Archive for October, 2010
Always with the goal to help you learn French quickly, we now offer three links that will save you time because they tell you what mistakes you are more likely to commit in French. They also give you all the explanations needed to help you immediately. This week, we examine the major errors associated with beginner, intermediate and upper intermediate levels.
French.about. com : mistakes- beginning. Top ten French mistakes made by beginning-level students. Find clear explanations and quizzes about : gender, accents marks, to be, contractions, French H, que, auxiliary verbs, tu and vous, capitalization, and the famous word cettes… that does not exist. http://french.about.com/od/mistakes/a/beginning.htm
French.about. com : mistakes- intermediate. Top ten French mistakes made by intermediate-level students. Find clear explanations about : y and en, manquer, le passé (past), agreement, faux amis, relative pronouns, temporal prepositions, depuis and il y a, « ce homme » étrange, and finally pronominal verbs and reflexive pronouns. http://french.about.com/od/mistakes/a/intermediate.htm
French.about. com : mistakes- high intermediate. Common French mistakes made by high-intermediate-level students. Find clear explanations about : se and soi, encore vs toujours, what, ce que, ce qui, ce dont, ce à quoi, si clauses, final letters, subjunctive, negation, and two or more verbs. http://french.about.com/od/mistakes/a/intermediate_3.htm
Continuation and end of the subject next week.
See you soon!
When starting to learn French, it is always a good idea to memorize the most common words first. This will enable you to understand many more situations than if you were leaning your French vocabulary from random sources. The three sites that we present today, although different from each other, are all aiming to help you build a really useful vocabulary that allows you to quickly reach an operational level in French.
French Language Daily : Most Common Words. Here’s the list of the 1000 most common French words along with their English translations. The first page also includes audio files. You can use the word index at the bottom of the page to jump to any part of the frequency list. http://french.languagedaily.com/wordsandphrases/most-common-words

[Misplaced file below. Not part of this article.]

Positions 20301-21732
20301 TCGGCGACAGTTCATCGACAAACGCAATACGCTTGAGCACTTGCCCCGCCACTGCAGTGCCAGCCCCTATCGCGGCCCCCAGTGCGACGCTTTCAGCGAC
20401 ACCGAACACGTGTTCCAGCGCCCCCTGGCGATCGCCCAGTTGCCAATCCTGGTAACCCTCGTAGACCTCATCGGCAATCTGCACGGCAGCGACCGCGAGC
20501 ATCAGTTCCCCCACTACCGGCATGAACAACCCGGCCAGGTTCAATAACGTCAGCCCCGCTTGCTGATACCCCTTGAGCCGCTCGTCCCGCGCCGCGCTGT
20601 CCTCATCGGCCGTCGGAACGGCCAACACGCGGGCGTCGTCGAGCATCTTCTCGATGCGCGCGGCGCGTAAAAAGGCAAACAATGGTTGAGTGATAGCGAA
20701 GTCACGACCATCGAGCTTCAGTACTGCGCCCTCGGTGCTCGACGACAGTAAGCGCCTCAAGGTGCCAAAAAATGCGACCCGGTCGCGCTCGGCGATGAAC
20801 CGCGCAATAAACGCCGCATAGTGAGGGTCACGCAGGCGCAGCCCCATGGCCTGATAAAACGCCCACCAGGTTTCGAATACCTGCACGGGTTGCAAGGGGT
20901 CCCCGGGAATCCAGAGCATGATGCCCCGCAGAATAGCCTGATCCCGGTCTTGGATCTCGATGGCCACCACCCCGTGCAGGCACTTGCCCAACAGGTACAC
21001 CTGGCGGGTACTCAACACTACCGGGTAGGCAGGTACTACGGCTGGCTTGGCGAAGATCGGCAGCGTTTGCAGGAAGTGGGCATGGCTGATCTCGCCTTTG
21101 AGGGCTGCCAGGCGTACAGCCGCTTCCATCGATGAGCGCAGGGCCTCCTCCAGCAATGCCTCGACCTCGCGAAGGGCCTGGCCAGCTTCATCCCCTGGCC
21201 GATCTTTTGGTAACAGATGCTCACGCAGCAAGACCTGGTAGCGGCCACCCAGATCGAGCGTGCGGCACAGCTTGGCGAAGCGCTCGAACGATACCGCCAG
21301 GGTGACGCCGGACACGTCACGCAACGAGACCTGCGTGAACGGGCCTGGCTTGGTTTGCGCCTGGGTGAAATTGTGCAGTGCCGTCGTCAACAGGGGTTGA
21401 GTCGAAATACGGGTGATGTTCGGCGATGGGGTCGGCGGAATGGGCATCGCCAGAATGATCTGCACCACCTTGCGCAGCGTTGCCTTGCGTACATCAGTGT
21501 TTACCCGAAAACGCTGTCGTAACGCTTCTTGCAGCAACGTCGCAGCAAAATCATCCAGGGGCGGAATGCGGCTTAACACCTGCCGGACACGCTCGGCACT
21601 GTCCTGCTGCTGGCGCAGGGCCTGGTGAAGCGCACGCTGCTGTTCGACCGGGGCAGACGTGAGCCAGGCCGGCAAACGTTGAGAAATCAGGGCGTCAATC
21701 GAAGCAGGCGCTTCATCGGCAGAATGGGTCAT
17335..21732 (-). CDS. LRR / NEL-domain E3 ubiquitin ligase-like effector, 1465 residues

Fr.wiktionary.org : Liste des 1750 mots français les plus courants (list of the 1750 most common French words). According to the Academy of Amiens, these words are typically known by a 4 year old child. Words are grouped by themes such as class and school, cooking and food, animals, party, time, home and outings. http://fr.wiktionary.org/wiki/Wiktionnaire:Liste_de_1750_mots_français_les_plus_courants
French.About.com : Most Common Words : Here are the 100 most common French words accompanied by their English translation, grammatical notes, examples of the way they are used and quizzes. http://french.about.com/od/vocabulary/ss/mostcommonwords.htm
See you next week.
In the field of language learning, the choice of appropriate material and courses depends largely on the learner’s level of language proficiency. To help you focus your studies and guarantee your success, we offer you today three tests that will help you know where you are on the path to mastery of French.
French Language.ru : Online Test. This page provides a test of 50 questions to evaluate your knowledge of French language. When you have answered all the questions, you will get your level (it is advisable to do this test in less than forty minutes). http://www.french.language.ru/french/onlinetest/index.html